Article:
The long, loud cascade of a waterfall raced blue over sand-colored boulders. We didn't see another soul until we reached Magome, a lazy 2 1/2 hours later.
Magome looks as though it's tumbling down the steep hillside, a long collection of old shop houses. The stone-paved street is filled with Japanese visitors munching on skewers of grilled rice dumplings. Unlike Tsumago, Magome has made some compromises with the modern world — a glass window here and there, a vending machine — and it's also livelier. But it's just as picturesque, with houses perched on stone platforms, and two furiously turning wooden waterwheels by the side of the road.
After picnicking on tuna-rice balls and fruit from the grocery store at the bottom of the street and lingering much too long, we finally started back uphill toward Tsumago. Our trip's imminent end had me engraving details in my memory: the exuberant burst of blue morning glories, orange marigolds and purple cosmos blossoms against somber brown farmhouse walls, an elderly woman in her traditional indigo-dyed smock keeping a watchful eye on the path.
When we reached Tsumago, the shutters were banging down, the paper doors sliding closed. The day-trippers had vanished. On the way to catch the bus, the first leg of the trip back to Nagoya, we returned to our minshuku to pick up our bags. Our hostess made a deep bow of farewell and then hurried off to the kitchen, preparing to welcome the next guests traveling along this timeless road.
(BEGIN TEXT OF INFOBOX)
From LAX, connecting service (change of plane) is available on JAL, All Nippon, Northwest, Korean, Air Canada, Air China International, Asiana and China airlines. Restricted round-trip fares begin at $538.
From Nagoya, the JR Chuo railroad line runs north through the Kiso Valley to Matsumoto. Local trains stop in Narai, Kiso-Fukushima, Nagiso (with a connecting bus to Tsumago) and Nakatsugawa (with a connecting bus to Magome.) Service is infrequent, so check the English timetables posted in all stations before setting out.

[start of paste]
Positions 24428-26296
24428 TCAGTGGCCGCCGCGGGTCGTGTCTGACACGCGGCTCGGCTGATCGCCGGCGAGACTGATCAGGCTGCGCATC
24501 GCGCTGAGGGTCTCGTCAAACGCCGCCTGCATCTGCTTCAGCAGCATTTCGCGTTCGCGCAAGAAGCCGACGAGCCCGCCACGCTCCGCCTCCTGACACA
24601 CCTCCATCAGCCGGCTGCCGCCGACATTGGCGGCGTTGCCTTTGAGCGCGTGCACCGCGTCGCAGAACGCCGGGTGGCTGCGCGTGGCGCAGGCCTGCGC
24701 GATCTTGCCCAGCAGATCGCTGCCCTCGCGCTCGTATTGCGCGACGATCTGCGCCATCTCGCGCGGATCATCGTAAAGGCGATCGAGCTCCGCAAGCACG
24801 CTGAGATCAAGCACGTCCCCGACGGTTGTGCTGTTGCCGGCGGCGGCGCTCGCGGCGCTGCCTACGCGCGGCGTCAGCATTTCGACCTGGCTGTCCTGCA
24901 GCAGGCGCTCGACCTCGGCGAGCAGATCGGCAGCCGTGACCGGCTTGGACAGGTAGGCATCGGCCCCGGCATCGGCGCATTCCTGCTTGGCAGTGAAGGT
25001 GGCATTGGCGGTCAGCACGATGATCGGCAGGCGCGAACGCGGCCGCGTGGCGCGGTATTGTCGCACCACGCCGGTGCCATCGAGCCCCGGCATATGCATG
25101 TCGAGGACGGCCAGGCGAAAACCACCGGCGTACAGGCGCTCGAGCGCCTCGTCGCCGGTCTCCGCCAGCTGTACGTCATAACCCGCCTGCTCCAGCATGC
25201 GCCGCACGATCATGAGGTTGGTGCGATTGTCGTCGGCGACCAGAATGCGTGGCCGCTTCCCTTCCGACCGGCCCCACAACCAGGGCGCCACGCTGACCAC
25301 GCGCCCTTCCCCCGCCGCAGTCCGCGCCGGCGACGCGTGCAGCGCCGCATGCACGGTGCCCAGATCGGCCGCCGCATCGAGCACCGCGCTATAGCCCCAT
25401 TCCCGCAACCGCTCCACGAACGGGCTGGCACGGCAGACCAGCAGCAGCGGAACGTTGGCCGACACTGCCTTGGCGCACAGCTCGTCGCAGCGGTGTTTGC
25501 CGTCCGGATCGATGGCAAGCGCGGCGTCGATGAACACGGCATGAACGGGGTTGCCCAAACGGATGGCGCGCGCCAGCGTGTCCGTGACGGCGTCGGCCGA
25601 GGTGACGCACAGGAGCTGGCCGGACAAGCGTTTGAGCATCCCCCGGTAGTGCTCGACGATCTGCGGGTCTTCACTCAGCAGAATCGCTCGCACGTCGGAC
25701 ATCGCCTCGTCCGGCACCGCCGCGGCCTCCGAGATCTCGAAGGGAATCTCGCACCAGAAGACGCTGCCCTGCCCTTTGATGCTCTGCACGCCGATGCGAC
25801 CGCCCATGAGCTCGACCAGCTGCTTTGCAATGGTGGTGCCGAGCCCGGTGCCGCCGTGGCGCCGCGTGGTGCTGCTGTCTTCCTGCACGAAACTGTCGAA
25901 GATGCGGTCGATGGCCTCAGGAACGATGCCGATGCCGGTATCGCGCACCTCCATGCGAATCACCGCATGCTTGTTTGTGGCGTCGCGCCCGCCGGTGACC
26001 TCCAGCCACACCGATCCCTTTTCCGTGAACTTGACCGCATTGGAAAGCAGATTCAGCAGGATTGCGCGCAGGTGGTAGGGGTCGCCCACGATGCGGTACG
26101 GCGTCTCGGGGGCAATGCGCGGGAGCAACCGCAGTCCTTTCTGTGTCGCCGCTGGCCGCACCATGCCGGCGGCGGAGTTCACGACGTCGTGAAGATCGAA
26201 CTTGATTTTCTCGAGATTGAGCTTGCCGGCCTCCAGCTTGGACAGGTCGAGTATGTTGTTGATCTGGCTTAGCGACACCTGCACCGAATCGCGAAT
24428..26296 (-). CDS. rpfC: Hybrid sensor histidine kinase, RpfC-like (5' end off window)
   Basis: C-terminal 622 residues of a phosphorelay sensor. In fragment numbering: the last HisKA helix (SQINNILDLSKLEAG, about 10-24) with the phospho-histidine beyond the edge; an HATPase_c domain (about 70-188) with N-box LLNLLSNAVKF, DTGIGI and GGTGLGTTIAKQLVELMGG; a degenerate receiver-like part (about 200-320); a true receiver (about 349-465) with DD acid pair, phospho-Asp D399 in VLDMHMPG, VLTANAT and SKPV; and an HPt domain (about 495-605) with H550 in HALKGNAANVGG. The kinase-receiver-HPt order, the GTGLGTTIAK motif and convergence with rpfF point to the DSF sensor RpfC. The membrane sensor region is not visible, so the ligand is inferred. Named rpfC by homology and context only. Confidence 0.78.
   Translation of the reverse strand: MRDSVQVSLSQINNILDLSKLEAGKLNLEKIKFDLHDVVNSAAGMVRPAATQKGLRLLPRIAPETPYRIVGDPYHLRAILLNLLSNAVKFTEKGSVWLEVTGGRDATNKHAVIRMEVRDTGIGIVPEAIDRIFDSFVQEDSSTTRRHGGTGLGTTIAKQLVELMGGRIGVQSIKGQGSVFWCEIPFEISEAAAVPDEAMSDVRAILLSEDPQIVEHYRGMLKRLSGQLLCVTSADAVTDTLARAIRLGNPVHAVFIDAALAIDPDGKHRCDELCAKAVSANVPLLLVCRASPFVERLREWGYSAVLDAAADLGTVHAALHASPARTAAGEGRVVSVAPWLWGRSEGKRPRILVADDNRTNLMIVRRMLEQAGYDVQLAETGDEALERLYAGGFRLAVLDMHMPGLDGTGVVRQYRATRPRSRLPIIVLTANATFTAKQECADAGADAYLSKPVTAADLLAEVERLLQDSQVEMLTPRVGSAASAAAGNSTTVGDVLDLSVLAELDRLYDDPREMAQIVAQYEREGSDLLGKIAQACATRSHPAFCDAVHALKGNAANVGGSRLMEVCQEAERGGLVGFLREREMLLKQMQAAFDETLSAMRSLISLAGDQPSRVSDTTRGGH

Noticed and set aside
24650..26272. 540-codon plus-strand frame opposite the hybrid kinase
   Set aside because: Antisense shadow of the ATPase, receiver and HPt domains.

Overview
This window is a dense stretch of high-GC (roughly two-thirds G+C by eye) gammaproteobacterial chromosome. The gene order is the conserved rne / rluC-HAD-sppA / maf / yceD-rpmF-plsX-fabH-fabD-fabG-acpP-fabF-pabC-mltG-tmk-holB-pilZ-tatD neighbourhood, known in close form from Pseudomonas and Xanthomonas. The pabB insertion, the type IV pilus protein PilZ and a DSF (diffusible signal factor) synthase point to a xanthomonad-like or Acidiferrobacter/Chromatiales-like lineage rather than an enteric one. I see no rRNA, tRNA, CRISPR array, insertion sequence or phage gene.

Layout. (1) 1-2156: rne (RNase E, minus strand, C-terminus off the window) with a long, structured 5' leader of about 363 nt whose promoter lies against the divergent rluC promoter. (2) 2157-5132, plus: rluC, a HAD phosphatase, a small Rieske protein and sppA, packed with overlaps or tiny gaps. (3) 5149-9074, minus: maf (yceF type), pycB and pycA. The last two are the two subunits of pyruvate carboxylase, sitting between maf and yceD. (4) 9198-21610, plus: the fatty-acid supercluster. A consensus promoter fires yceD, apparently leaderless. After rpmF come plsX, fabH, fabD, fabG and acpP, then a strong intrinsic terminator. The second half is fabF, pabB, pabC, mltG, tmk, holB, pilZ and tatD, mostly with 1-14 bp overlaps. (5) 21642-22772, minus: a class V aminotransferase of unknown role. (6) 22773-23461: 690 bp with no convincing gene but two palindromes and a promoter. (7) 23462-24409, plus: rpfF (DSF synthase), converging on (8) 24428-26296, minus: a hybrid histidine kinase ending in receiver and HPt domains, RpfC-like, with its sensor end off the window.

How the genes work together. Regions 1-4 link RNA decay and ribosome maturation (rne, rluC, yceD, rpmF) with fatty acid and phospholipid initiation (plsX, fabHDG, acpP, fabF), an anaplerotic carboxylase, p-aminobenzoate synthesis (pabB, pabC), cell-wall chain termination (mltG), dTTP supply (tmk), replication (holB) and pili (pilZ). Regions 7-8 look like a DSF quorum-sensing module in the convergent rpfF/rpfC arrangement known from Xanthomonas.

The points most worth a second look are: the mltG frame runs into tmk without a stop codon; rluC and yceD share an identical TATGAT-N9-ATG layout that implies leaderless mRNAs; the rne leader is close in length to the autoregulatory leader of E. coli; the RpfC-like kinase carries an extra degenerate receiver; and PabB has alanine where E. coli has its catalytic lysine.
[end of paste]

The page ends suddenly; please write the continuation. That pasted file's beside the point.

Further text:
Walking the Nakasendo highway is not overly strenuous for anyone in reasonable physical shape. But be sure to change as much money as you'll need before heading to the Kiso Valley. (With normal precautions, carrying cash is safe in Japan.) Few businesses take credit cards, and there are no currency exchanges or ATMs that accept foreign cards in any of the towns along the Nakasendo.
WHERE TO STAY:
Accommodations in Narai, Magome and Tsumago are available in minshuku, guesthouses in family homes. Most are very small (only two or three guest rooms) so it's best to have a Japanese speaker call ahead to a town's tourist information office to make reservations for you. Prices run $64-$92 per person, including an elaborate dinner and breakfast.
Kiso Ryojoan Youth Hostel, between Narai and Nagiso, 20 minutes by bus from Kiso-Fukushima Station; 011-81-264-23-7716. The friendly manager speaks English and is an excellent cook. Overnight with dinner is $38 per person.
WHERE TO EAT:
Have breakfast and dinner in your minshuku, which will almost certainly offer a parade of Kiso specialties. For lunch, visit towns along the route, all of which have restaurants serving quick meals for visitors. Local dishes to look for include sansai soba (buckwheat noodles with wild mountain vegetables), ayu (river trout), and gohei-mochi (grilled rice cakes with nut sauce).
TO LEARN MORE:
Japan National Tourist Organization, (213) 623-1952, http://www.jnto.go.jp . A Kiso Valley guide is available at http://www.jnto.go.jp/eng/RTG/PTG/pdf/pg-408.pdf .
Magome Tourist Information Office, 011-81-264-59-2336.
Tsumago Tourist Information Office, 011-81-264-57-3123, http://email@example.com .
— Kristin Johannsen